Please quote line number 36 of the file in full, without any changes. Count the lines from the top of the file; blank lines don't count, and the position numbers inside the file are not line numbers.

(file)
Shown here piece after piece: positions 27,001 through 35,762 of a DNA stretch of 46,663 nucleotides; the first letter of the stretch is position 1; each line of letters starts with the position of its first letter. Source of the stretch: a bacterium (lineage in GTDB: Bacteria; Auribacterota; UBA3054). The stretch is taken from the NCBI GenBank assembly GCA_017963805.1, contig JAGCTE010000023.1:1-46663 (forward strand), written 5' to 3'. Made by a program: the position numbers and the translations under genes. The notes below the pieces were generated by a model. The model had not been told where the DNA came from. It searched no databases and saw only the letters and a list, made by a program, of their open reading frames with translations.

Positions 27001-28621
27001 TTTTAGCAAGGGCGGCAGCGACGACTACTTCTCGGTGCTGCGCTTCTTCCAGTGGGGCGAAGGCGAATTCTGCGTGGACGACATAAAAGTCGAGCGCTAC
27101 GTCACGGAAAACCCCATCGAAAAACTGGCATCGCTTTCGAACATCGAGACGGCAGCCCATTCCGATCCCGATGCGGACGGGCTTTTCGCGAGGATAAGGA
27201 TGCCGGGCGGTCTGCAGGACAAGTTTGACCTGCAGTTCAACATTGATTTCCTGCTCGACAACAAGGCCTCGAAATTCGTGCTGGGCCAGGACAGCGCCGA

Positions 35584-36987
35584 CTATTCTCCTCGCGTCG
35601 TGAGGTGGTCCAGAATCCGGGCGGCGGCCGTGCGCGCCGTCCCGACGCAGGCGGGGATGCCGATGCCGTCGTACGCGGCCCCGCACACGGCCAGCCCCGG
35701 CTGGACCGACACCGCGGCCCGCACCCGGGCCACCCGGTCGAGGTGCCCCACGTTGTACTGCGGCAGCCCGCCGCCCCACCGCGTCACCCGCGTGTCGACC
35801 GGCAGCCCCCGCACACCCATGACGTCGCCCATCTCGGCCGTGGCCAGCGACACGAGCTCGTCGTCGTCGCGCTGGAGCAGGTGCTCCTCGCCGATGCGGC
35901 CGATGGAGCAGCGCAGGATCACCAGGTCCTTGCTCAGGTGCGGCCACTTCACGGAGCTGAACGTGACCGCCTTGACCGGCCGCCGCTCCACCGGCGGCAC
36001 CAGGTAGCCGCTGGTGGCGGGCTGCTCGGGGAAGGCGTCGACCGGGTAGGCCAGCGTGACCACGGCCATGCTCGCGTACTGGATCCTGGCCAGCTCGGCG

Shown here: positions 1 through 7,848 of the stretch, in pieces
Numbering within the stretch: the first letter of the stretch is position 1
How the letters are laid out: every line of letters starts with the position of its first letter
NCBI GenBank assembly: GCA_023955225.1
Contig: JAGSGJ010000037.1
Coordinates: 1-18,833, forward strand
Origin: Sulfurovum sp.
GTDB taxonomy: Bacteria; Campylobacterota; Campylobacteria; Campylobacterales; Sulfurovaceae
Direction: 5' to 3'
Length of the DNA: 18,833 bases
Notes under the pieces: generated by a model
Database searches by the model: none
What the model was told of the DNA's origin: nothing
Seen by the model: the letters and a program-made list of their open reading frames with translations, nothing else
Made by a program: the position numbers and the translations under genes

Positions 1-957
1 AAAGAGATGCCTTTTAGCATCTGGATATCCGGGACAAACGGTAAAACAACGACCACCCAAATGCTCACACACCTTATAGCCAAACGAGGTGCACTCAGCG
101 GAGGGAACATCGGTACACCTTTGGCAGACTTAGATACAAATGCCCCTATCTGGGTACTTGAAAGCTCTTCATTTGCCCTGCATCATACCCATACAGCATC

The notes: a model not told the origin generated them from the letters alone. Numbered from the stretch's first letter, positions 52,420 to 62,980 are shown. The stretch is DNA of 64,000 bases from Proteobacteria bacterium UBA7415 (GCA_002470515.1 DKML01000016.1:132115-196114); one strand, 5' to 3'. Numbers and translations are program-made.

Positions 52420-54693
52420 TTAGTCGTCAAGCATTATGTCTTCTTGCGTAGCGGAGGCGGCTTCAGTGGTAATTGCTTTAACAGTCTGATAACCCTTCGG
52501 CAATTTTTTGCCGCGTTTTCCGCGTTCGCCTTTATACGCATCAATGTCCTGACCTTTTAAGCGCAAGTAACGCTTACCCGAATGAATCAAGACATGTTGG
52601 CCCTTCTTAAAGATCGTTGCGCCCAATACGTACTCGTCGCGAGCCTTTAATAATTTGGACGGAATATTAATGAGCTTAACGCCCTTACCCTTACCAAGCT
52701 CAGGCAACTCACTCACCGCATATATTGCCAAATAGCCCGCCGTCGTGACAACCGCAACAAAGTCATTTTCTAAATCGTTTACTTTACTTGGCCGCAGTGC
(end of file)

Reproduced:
52701 CAGGCAACTCACTCACCGCATATATTGCCAAATAGCCCGCCGTCGTGACAACCGCAACAAAGTCATTTTCTAAATCGTTTACTTTACTTGGCCGCAGTGC